One problem here, as with many games that feature cards with functions, players need to understand what their opposing players' card tableaus do. Sadly, that's extremely hard to do in Seasons if the cards are not well-known, because it is not easy to read other players' cards. Fewer players might make this easier, but spreading out for more players positions players farther away. No remedy seems easy. Even then, managing your own tableau is hard enough. Trying to grasp another player's and how it will affect yours will hurt your brain.

Veterans of the game will whittle down playing time, but a four-player game may last three hours, as players may spend a lot of time considering how cards interact.

For that reason, and for the added chaos of a fourth player, I suggest that Seasons plays best with two to three.

Seasons is not for the faint of heart, either. This can be a high-screwage game. Many detrimental cards exist, which means that a player's best laid plans can be ruined with a single card. In the case of a session I played, I got hit with an opponent's card that forced me to discard one of the two power cards I had built my entire strategy around. This happened in the first year, and I was energy poor for the rest of the game, which killed any chance I had to win. A better player may have overcome this, but perhaps not. Those who can't handle getting brutalized with a devastating opponent play, this is not your game.

In other words, Seasons' lovely exterior hides a harridan's heart.


Asmodee has a hit on its hands. People talked about the look of the game long before its release, and with the exception of the clunky scorecard, everything comes together beautifully. Because the game's pedigree contains elements of several top games swirling inside it, Seasons could be the game of 2012 so far.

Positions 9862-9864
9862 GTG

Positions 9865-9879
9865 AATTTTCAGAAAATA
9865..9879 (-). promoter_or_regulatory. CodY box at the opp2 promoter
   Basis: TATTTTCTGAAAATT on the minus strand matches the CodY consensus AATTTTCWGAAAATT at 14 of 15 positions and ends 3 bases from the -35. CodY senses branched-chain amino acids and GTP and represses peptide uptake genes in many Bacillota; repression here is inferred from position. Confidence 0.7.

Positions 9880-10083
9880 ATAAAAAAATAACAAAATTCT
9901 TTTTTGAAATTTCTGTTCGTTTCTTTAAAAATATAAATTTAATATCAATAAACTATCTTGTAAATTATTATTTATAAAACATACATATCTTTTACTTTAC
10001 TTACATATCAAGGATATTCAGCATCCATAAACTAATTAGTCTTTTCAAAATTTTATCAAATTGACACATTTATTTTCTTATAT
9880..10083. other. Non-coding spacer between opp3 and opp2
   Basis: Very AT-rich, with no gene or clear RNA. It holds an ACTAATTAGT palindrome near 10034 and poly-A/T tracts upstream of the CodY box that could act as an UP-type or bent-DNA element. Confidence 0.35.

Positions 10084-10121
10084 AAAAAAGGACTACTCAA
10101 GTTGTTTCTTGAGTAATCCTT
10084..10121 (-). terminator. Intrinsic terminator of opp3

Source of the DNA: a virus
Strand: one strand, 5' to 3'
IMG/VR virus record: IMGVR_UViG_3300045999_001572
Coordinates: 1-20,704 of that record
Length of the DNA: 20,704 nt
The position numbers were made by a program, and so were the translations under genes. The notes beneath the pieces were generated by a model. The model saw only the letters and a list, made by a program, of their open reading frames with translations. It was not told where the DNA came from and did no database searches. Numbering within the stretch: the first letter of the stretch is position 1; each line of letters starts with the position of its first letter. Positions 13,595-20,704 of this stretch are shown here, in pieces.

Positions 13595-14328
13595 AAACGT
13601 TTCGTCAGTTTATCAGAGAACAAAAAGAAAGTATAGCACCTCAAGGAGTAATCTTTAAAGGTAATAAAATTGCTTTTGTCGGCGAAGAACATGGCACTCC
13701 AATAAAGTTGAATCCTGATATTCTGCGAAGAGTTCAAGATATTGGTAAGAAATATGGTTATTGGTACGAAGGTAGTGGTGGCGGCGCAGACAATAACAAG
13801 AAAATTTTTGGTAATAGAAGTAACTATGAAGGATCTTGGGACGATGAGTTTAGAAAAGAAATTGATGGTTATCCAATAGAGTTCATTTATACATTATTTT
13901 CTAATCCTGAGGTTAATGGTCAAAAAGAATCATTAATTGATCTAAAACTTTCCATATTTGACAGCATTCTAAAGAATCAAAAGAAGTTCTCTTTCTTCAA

With brain-burning tactics and strategy, beautiful components, hybrid Eurogame/Ameritrash gameplay, and unlimited replayability, Seasons is a winner in every regard and a fine addition to any gaming collection.
15 of 16 people found the following review helpful
Aesthetically pleasing and well-designed game. 4 Oct 2012
By S. Lee - Published on Amazon.com
Verified Purchase Durability:    Educational:    Fun:   
If you're a casual gamer and came across this game (and my review), I heavily encourage you to go to Boardgamegeek.com and tap into the wealth of resources over there including in depth video reviews of this and other popular boardgames. I will summarize the highlights of this fun little gem.

The premise is you're a wizard entered into a 3 year tournament to gather the most crystals. A central calendar-like board dictates your turn options for each season while the deck of 100 cards (doubles of 50 different spells and minions) alter the flow of the game and interact with your opponents.

The production value is pretty good down to the box insert that holds all the materials in place when you close the top. Dice are nice and chunky, markers are clearly colored, and print quality is bright and crisp. My only gripe is that the cards feel a little thinner and if you get a lot of games in, you may want to consider a pack of card sleeves to keep them in shape.